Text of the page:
2. Hormonal benefits. Breastfeeding releases hormones that promote maternal fulfillment. Prolactin and oxytocin promote relaxation and feelings of nurturing, love, and attachment. Oxytocin also triggers uterine contractions that help return the uterus to its normal size and decrease post-partum bleeding.
  3. Calorie burn. Breastfeeding burns extra calories and helps some women lose their pregnancy weight.
  4. Delay of menses. Breastfeeding delays the return of menstruation in some women.
  5. Health benefits. Mothers who breastfeed experience reduced rates of breast cancer, ovarian cancer, Type 2 diabetes, rheumatoid arthritis, and cardiovascular disease later in life.
Mother holding the baby feeding bottle

Breastfeeding Challenges

Breastfeeding is not without its difficulties. While these challenges can be overcome in many cases, just 43 percent of American women still breastfeed after six months, and only 13 percent breastfeed exclusively at that point.

Breastfeeding challenges can occur at any time, but they are most common while breastfeeding is being established.

Low Milk Supply

Before supplementing with formula, try increasing the number of breastfeeding sessions, and make sure each breast is being emptied. Supplementing with formula will cause your baby to nurse less and further reduce your milk supply. Birth control pills may decrease your milk supply. Supplements containing fenugreek can help increase it.


Breasts that are too full of milk are engorged. Engorged breasts are hard, enlarged, warm, and painful. This is common during the first week after your milk comes in while the body is adapting to your baby’s needs. Engorgement can also happen when you are away from your baby and feedings are delayed.

Engorged breasts can be relieved by emptying the breast through feeding, pumping, or hand expressing. Pumping breast milk while you are away will prevent engorgement. Allowing engorgement to occur can reduce your milk supply.

Sore Nipples

Sore nipples most often occur during the first week of breastfeeding. Some rawness and discomfort are normal as your nipples adjust to suckling. Cracked or bleeding nipples cause severe pain when the baby latches on.

This is usually caused by improper latching. Correcting this will promote healing. A hydrogel pad can prevent a bleeding nipple from sticking to your bra. A few drops of breastmilk applied to the nipples may speed healing. They will heal in a few days, making breastfeeding much less painful, so don’t give up.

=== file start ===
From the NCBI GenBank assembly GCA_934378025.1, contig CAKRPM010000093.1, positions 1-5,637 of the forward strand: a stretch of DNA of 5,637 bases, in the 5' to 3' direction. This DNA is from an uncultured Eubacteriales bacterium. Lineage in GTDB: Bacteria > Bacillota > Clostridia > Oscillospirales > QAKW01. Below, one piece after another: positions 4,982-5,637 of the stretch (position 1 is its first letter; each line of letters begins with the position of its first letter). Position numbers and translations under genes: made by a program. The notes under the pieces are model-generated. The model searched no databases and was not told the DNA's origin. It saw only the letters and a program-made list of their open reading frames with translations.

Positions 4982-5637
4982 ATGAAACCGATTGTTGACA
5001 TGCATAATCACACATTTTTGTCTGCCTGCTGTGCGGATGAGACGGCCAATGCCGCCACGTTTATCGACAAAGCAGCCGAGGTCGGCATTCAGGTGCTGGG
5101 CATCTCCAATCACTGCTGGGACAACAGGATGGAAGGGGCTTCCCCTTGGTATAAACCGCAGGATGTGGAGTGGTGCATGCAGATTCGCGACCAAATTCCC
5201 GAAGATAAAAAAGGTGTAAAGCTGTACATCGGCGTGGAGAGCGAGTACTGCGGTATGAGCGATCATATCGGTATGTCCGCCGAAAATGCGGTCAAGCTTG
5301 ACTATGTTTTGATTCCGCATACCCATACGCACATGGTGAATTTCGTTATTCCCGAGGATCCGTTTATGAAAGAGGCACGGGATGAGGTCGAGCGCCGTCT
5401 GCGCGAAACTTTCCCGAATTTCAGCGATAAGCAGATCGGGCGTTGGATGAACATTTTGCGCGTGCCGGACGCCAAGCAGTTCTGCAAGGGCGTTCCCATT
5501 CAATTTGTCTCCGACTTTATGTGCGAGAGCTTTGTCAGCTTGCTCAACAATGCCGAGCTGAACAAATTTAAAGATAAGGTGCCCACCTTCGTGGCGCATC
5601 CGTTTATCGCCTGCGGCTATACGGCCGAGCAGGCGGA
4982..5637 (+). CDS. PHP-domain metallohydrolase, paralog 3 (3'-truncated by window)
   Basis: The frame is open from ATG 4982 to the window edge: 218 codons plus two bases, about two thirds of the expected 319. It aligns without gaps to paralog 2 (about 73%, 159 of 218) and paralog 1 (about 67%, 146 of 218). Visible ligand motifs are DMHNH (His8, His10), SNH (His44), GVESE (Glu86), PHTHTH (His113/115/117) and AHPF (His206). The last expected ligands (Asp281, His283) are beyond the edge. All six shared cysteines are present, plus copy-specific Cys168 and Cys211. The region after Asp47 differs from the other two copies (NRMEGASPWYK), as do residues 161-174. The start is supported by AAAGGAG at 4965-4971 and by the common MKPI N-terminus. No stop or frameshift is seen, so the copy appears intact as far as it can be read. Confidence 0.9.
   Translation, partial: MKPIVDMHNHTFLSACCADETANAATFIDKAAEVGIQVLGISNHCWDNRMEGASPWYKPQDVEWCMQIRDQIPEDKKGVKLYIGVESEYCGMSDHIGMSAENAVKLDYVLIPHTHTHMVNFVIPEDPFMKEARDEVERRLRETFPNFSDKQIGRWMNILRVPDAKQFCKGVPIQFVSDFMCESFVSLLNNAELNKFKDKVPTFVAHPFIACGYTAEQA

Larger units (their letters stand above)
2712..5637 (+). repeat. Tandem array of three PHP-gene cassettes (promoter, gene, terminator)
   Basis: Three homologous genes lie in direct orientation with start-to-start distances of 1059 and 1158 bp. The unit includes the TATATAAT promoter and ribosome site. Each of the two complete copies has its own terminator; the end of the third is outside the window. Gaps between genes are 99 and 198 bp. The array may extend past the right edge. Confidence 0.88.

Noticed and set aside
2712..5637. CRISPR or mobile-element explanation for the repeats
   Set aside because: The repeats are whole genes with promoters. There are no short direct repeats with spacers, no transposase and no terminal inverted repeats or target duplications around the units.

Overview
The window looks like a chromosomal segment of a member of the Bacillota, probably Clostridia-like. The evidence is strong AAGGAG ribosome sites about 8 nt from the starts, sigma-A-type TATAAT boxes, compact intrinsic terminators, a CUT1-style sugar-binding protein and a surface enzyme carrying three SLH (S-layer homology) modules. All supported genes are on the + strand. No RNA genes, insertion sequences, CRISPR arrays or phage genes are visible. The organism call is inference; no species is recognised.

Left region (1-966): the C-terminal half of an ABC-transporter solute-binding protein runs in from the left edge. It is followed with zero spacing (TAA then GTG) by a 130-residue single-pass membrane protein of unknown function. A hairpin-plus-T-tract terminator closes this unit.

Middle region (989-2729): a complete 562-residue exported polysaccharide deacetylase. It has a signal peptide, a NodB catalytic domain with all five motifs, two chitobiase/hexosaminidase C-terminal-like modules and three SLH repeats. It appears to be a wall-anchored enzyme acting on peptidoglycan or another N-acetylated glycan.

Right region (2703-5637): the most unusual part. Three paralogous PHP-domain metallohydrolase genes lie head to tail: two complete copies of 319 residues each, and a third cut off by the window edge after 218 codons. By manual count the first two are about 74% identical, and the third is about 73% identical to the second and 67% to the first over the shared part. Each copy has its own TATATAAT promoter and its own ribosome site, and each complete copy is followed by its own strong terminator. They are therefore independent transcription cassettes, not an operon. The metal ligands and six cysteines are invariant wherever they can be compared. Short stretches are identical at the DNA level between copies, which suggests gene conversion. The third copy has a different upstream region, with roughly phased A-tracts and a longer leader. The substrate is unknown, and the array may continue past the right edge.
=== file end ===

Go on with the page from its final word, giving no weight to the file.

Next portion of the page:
Lack of Community Support

Support from family, work, and the public makes breastfeeding easier to establish and maintain.

Well-meaning family members may pressure you to bottle-feed because they think it would be easier for you or they want to assist with feeding. It is okay to firmly but kindly assert that you have made your decision and need their support. After breastfeeding is established, you can allow family members to bottle-feed the baby expressed milk.

Federal law requires employers to provide breastfeeding women with a private area other than a bathroom to pump breastmilk as often as needed. Making arrangements before your baby is born can make this easier.

Federal law gives you the right to breastfeed in public when your baby is hungry. You can practice techniques while you are at home, such as using blankets to cover up. Talking to other breastfeeding moms, even online, can help you find ideas to breastfeed comfortably in public.

Diet and Lifestyle Challenges

Breastfeeding requires sacrifices that can be challenging. It is time-consuming in the beginning. Breastfeeding mothers must avoid harmful substances like alcohol, caffeine, some medications, and even some foods. Just remember, your temporary sacrifices are bringing about a lifetime of benefits for both of you.

When to Contact a Lactation Consultant

Lactation consultants are supportive and knowledgeable. Contacting a lactation consultant at the first sign of issues can help you resolve them more quickly. Lactation consultants provide the following assistance:

  • Assistance in increasing your milk supply
  • Treatment for sore nipples and engorgement
  • Education
  • Troubleshooting
  • Identification of medical issues
  • Encouragement

Medical Conditions That Make Breastfeeding Unsafe

While breastmilk is usually the ideal food for your baby, these medical conditions make breastmilk hazardous to your baby:

  • Galactosemia—a metabolic disorder that makes a baby intolerant to lactose, including the lactose in breastmilk
  • HIV in the mother
  • T-cell lymphotropic virus Type 1 or 2 in the mother—leukemia-causing viruses
  • Maternal drug use
  • Ebola in the mother

Tips for Breastfeeding

The following tips will help you establish a breastfeeding routine that is convenient and rewarding.

  • Allow the baby to empty each breast before switching sides. Offer both breasts at every feeding.
  • Continue taking prenatal vitamins.
  • Do not attempt a calorie-restricted diet during breastfeeding.
  • Don’t give up! It gets easier after just a couple of weeks.
  • Get support if needed. The National Breastfeeding Helpline can be reached at (800)994-9662.

What to Know About Formula Feeding

If breastfeeding is not the best choice for you and your baby, iron-fortified commercially available formula is the next best option. Formula does not have the immune factors breast milk has, but it does contain optimal proportions of milk proteins, calories, fat, vitamins, and minerals needed for growth and development. Vitamin D supplementation may be needed until your baby consumes at least 32 ounces of formula daily.